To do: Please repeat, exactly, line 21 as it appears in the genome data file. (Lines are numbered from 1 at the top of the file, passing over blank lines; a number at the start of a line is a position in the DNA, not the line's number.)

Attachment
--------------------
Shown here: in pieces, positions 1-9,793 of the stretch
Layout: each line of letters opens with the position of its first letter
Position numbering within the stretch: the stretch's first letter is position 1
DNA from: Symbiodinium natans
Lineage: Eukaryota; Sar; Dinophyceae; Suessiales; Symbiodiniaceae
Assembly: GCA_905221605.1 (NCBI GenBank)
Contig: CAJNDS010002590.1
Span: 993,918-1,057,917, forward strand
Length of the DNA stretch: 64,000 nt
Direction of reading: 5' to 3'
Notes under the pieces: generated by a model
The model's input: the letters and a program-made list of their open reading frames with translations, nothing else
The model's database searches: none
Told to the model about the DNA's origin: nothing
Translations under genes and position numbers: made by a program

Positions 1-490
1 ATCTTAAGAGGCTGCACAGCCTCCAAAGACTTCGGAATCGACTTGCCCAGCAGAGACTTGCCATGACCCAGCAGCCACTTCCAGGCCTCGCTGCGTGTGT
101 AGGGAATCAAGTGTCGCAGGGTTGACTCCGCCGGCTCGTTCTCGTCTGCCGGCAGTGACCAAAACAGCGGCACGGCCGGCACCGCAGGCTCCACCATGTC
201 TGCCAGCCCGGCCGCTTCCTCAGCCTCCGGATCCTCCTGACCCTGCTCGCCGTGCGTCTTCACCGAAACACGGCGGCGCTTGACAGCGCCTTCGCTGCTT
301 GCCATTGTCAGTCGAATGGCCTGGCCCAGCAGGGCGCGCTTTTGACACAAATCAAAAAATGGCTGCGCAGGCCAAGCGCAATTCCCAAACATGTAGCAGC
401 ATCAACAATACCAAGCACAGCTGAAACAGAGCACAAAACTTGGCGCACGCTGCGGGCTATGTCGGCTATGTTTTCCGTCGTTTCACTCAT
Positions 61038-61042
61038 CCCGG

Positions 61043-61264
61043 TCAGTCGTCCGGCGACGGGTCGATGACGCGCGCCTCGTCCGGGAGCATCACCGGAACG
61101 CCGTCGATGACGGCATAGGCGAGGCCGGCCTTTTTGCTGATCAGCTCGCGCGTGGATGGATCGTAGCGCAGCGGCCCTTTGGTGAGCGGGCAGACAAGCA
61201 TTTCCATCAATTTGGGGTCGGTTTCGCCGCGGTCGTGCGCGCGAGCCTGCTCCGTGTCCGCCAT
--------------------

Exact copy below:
401 ATCAACAATACCAAGCACAGCTGAAACAGAGCACAAAACTTGGCGCACGCTGCGGGCTATGTCGGCTATGTTTTCCGTCGTTTCACTCAT